Megan Hermes shares her experience of taking part in the Global Day of Action march in Glasgow, UK during the UN climate talks, COP26.
Last Saturday I took part in one of the hundreds of climate marches that took place in cities and towns across the UK. In the pouring rain and blustery wind I marched alongside over 100,000 others in the biggest demonstration Glasgow has ever seen.
Many may ask why I chose to spend my Saturday trudging through puddles and battling the wind. I marched because my faith compels me to act, and to use my voice to stand alongside my global neighbours – those who have done the least to cause the climate crisis but are suffering the most.
At the start of the Glasgow march, Jocabed Solano from Panama shared with us all a prayer in her native tongue, Spanish and English as we joined together to root the day in prayer before healing out to brave the rain. As we made our way from Kelvingrove Park to Glasgow Green I was powerfully reminded that my temporary discomfort was nothing in comparison to the everyday reality of those on the frontlines of the climate crisis. We faced the predictable Glaswegian wet weather, but millions are facing far worse as extreme weather events become more frequent and extreme because of our changing climate.
‘What do we want?’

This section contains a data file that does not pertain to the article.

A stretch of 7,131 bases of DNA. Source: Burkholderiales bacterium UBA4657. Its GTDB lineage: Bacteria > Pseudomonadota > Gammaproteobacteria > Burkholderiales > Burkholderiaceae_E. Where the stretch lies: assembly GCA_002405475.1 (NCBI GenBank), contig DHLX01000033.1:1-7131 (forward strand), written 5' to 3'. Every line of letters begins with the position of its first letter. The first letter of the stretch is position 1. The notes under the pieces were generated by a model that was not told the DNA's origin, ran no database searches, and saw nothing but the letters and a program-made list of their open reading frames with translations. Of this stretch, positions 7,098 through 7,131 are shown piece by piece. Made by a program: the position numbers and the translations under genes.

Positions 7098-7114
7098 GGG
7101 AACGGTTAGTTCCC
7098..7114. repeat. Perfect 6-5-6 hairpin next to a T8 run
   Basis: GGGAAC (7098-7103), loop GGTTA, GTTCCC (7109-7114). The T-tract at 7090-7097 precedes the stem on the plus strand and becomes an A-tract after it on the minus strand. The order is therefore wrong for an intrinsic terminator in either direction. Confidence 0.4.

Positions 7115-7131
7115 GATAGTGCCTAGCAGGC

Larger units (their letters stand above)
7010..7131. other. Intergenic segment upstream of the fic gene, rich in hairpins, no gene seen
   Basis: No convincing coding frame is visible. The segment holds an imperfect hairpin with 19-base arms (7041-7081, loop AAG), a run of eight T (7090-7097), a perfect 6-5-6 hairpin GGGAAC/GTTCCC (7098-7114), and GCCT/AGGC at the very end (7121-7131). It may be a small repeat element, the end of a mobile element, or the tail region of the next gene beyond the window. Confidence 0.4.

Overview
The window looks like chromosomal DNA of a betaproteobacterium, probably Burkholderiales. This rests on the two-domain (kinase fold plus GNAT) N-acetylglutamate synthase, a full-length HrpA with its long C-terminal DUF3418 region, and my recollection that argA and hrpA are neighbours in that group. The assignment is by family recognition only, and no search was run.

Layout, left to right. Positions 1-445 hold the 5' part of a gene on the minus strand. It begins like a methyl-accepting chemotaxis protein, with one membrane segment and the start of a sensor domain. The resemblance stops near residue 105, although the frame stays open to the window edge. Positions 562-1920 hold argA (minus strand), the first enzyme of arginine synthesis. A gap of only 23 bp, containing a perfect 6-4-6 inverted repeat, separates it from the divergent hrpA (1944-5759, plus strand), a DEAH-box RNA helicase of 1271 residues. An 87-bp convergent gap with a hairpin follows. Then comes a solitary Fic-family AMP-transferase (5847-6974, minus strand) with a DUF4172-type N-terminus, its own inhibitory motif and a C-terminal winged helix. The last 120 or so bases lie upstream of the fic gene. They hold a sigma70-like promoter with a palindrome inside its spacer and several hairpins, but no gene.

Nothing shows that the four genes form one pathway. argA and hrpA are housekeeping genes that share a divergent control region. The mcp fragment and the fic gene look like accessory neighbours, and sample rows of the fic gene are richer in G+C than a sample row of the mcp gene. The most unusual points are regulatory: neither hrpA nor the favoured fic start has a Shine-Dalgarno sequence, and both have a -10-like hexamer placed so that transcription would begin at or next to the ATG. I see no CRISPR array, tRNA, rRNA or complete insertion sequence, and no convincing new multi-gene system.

‘When do we want it?’
But, as I remarked to those around me, this felt like a challenging reminder of our collective apathy and years of inaction that have led to this critical moment. We should have been acting yesterday, or even a decade ago.
Kuki Rokhum from EFFICOR in India has witnessed at first hand the impacts of climate change in her country. She shared these powerful words before we began our march:
‘We march because we want climate justice. We want justice for the poorest communities and indigenous peoples living in different parts of the world - the families whose lives and homes are being destroyed by extreme weather, droughts and floods. We want justice for all those who live lightly and yet pay heavily. And we walk in faith that things can change. Together we each carry with us a hope that we will see deeds, not just words from this COP26 summit. The time to act was yesterday, but we still have today.’
It was a joy and a privilege to walk alongside Renew Our World representatives, Promise from Nigeria, Jocabed from Panama, Charles from Malawi and of course Kuki from India.
On Saturday the world was watching as thousands of people demonstrated their desire for change. It is my hope and prayer that one day I will be able to tell my children, and their children, of the day I took to the rainy streets of Glasgow, and how world leaders listened and responded to our calls for change.
I pray that our actions sent a clear message, not just to world leaders, but to our global neighbours that there are thousands of us across the world passionately advocating for a fairer, more just world. That we see their suffering, that our march was an act of love not for ourselves but for all of God's creation and all those that inhabit it.